March - Spring Cleaning
Have you ever watched kids in daycare or preschool put away their toys? It gets done. (Okay, there’s even slacker-preschoolers who let other kids put away most of the toys while they put away the one that they continue to play with during clean-up time.)
I don’t have kids, but I’ve taught ages 3-to-14 for 26-years, so I’m using that experience and set of observations for this article. (Plus the information I’ve read or gathered from parents.)
Explain What “Clean Your Room” Means
Kids don’t necessarily understand what it means when you tell them to “go clean your room.” You may think that they will put things back the way you had them, but chances are they don’t have that image in their mind. You can help them by putting things away, taking pictures of the room, and posting those pictures for easy comparison. This gives kids a tangible point of reference.
Show them how to do a task (say, put tee shirts into a drawer) and then have them do the action and even talk through what they are doing. This covers multiple learning styles by looking, doing, touching, and speaking/hearing their way through the process.
Demonstrate the Desired Behaviors
If you walk in the house, dump the mail into an overflowing basket and drop your coat over the back of a chair, it’s going to be more difficult to convince your kids that they can’t drop their stuff in a pile by the door.
If kids see you decluttering, organizing, and tidying, they’ll better learn that telling them to hang up their coat or pick up their toys isn’t tortuous busywork given to kids but part of the process that keeps their home a pleasant space.
Establish Zones of Activity and Storage
Kids’ rooms can get messy because a lot goes on in the space – sleeping, clothing and shoe storage, toy storage, book storage, storage of sports equipment, display of art projects and awards, homework, craft projects, playing with toys, reading, practicing music.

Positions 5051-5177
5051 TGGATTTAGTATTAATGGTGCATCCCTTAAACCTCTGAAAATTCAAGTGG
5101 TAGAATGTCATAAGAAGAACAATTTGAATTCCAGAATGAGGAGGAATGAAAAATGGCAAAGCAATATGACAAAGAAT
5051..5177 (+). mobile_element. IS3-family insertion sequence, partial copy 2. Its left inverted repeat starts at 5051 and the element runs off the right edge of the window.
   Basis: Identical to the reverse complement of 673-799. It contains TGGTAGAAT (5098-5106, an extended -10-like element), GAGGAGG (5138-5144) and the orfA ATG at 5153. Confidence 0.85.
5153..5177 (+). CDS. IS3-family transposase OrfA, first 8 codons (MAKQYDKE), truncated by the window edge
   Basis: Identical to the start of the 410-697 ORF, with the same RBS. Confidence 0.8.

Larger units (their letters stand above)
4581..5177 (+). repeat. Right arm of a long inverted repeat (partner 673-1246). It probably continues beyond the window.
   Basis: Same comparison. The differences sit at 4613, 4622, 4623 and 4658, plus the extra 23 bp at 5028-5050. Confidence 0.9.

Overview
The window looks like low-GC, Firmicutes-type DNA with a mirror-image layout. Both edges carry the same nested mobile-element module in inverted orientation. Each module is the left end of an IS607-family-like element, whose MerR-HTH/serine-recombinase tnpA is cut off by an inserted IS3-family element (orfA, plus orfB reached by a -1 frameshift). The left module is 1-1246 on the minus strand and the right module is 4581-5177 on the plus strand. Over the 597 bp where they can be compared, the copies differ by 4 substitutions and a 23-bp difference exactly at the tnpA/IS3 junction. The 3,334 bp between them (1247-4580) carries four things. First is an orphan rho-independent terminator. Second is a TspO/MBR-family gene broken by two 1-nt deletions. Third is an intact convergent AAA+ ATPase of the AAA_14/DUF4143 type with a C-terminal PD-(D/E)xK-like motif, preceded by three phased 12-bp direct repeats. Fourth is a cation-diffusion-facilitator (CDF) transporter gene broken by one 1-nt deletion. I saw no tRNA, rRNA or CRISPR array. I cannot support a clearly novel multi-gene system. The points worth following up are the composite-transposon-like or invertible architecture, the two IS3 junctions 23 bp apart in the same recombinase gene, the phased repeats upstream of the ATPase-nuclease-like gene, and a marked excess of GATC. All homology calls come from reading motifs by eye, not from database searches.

If kids’ stuff ends up everywhere in the house, consider where you want different activities, display, and storage to occur. Just in their room? Different activities in different locations? Keep things simple. If kids have a table or desk in their room that’s to be used for homework and for craft projects, then the table or desk should be kept clear (except for maybe a lamp) and supplies associated with homework or crafts should be stored nearby. (This could be a set of shelves or a rolling cart set next to the table or desk.)
Think about a kindergarten classroom – the tables and chairs get used for all sorts of activities and after each activity, they get cleared off. This eliminates distractions during projects. Also, by clearing the space, it’s easy to see what has been left in the wrong place.
And, for other areas of the house – exactly where do you want backpacks or coats hung or outdoor toys stored? Eliminate vagueness – do you want outdoor toys in the garage or in the big blue bin next to the door?
Give Everything a Home
If you are a minimalist family, you may be able to get away with a single toy box; otherwise, you want multiple bins with single-functions so toys stay sorted by type. Why? If a child has to root around in a single toy box for what they want to play with, chances are that they will also pull out toys that were in their way.
Because they didn’t play with a toy, some kids won’t put away things that got pulled out in the process of looking for something else because, as they see it, they didn’t play with it, so they aren’t responsible for putting it away. (If you haven’t experienced this, I’m not joking, I’ve encountered this attitude several times.)
As I mentioned with the previous tip, eliminate vagueness. Books go on this shelf, puzzles on that shelf; play food belongs in the red bin, dishes in the blue bin, cars in the green bin.
This means that when new toys are added, they will be fit into the designated home. If there isn’t space, then have your kids decide what they can donate to others.
Skip the Covered Bins